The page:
African art from Benin is described as court art because it is closely associated with the king, known as the Oba. The tradition of bronze court objects in the Benin kingdom dates back to the 14th century. The many bronze alloy heads and statues created by Benin artists were reserved for the exclusive use of the inhabitants of the royal palace and, more often than not, placed on altars consecrated by each new Oba. These rectangular altars were topped with heads, statues, carved ivory tusks, bells and sticks. They were used to commemorate an oba and to make contact with his spirit.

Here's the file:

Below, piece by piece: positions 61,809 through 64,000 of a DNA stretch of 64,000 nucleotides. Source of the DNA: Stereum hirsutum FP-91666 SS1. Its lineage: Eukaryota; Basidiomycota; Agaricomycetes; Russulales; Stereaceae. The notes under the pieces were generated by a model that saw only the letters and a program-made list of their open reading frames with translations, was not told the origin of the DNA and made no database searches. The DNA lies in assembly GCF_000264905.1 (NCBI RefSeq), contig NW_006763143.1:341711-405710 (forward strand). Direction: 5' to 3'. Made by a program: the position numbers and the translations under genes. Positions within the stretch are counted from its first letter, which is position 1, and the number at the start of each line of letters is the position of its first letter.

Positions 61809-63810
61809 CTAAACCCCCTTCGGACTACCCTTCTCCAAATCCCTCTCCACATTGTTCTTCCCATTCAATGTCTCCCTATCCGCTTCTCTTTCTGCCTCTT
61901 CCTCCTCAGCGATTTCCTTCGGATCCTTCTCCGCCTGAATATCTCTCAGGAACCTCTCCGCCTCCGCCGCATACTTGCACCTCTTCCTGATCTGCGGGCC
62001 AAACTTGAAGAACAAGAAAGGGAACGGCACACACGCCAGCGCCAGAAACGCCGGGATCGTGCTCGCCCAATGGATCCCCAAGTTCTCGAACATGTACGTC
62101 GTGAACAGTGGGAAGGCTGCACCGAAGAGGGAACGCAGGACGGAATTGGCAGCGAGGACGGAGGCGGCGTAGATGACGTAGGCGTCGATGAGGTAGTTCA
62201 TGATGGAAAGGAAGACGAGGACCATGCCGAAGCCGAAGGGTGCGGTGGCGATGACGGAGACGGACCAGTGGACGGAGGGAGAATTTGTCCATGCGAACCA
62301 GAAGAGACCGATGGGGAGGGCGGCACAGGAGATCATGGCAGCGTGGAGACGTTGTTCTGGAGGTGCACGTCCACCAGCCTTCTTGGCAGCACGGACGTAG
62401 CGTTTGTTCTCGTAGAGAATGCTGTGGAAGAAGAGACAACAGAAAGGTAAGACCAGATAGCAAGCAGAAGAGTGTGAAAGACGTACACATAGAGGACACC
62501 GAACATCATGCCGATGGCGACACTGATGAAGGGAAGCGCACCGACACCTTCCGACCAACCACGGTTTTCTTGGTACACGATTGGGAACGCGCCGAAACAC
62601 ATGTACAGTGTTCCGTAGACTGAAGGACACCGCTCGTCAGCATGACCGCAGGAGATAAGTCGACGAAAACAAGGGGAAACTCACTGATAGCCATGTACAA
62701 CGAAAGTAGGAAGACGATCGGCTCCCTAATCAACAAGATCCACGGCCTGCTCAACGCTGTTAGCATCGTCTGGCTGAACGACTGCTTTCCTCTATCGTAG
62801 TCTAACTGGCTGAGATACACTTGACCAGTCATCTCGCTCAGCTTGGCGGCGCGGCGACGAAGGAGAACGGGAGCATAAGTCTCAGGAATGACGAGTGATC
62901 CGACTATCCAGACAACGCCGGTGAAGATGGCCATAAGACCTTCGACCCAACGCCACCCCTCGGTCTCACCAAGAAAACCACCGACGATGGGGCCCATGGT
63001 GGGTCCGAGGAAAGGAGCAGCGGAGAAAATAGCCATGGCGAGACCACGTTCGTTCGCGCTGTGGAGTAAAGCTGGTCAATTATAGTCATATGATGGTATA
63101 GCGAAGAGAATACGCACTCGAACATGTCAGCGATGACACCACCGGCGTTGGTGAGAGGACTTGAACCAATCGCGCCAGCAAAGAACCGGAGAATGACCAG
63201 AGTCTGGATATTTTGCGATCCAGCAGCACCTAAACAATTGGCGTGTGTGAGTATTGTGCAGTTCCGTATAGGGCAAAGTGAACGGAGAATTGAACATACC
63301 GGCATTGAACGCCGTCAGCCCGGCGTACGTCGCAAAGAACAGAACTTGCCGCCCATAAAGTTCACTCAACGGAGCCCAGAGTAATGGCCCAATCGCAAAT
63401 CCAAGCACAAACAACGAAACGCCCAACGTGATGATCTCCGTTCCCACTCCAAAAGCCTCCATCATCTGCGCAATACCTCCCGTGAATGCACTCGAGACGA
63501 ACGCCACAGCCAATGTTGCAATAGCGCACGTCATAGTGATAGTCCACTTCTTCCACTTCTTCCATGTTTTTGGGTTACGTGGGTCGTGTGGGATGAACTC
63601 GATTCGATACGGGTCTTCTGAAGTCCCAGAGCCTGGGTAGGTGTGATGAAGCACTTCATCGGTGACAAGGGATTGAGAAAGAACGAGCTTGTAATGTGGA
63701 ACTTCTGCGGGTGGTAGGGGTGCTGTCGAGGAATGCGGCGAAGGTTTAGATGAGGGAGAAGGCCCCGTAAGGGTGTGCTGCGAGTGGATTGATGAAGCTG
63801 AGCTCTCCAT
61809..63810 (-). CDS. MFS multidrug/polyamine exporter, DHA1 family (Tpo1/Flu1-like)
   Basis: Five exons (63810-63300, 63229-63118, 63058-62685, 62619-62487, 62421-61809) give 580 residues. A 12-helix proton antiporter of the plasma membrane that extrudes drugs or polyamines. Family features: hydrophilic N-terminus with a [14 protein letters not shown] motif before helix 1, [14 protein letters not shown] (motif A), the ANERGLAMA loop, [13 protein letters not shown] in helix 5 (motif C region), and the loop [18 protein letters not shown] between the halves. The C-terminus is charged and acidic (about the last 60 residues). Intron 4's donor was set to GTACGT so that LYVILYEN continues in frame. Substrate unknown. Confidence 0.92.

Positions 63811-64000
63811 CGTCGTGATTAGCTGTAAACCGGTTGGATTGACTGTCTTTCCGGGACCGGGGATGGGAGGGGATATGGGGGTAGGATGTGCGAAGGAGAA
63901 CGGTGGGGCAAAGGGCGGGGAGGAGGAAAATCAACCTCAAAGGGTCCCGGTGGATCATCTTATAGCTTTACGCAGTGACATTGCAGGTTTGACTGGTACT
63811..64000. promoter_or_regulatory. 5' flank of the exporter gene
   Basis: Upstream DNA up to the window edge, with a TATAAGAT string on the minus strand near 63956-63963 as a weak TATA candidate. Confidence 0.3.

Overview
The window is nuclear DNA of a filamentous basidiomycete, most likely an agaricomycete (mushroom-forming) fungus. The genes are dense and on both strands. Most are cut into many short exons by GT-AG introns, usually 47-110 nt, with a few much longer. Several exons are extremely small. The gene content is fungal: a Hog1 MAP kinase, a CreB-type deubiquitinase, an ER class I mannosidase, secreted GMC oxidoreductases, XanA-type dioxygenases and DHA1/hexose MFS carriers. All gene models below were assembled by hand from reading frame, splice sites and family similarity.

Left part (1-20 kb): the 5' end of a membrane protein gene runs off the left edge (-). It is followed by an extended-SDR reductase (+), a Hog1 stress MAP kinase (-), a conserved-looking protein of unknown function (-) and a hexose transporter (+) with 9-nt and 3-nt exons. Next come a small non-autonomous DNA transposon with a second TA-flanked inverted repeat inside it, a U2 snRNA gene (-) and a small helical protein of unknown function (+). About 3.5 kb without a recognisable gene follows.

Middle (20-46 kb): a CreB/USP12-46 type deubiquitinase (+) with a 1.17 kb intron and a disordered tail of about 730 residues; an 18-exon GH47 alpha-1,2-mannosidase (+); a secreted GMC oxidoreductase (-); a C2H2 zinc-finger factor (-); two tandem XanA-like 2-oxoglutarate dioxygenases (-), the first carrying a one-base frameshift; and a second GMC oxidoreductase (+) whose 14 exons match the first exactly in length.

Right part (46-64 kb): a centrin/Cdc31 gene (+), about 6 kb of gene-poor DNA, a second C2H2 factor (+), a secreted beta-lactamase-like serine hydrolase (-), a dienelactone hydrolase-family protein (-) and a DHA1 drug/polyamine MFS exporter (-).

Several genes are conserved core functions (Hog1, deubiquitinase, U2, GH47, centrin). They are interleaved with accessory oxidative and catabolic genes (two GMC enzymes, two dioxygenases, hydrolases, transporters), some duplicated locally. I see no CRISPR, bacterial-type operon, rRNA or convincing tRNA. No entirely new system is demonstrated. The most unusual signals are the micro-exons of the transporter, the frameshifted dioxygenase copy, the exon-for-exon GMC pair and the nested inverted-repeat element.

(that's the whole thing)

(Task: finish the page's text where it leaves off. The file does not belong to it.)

This late sculpture, reminiscent of those made at the death of the queen, depicts a queen mother of Benin named the Iyoba, whose neck is encircled with multiple coral bead necklaces. Her high headdress also consisted of a fishnet of beads falling on either side of the face.
After the birth of the future king, the queen was "removed" from power and could no longer bear children. But at the end of the 15th century the Oba Esigie refused to comply with this practice and wanted to give the city of Uselu to her mother. She also received a palace and many privileges. In gratitude she raised an army to go and fight the Igala of the North. The Oba had a head cast in her effigy, among many works cast in lost wax, to place on her altar after her death.
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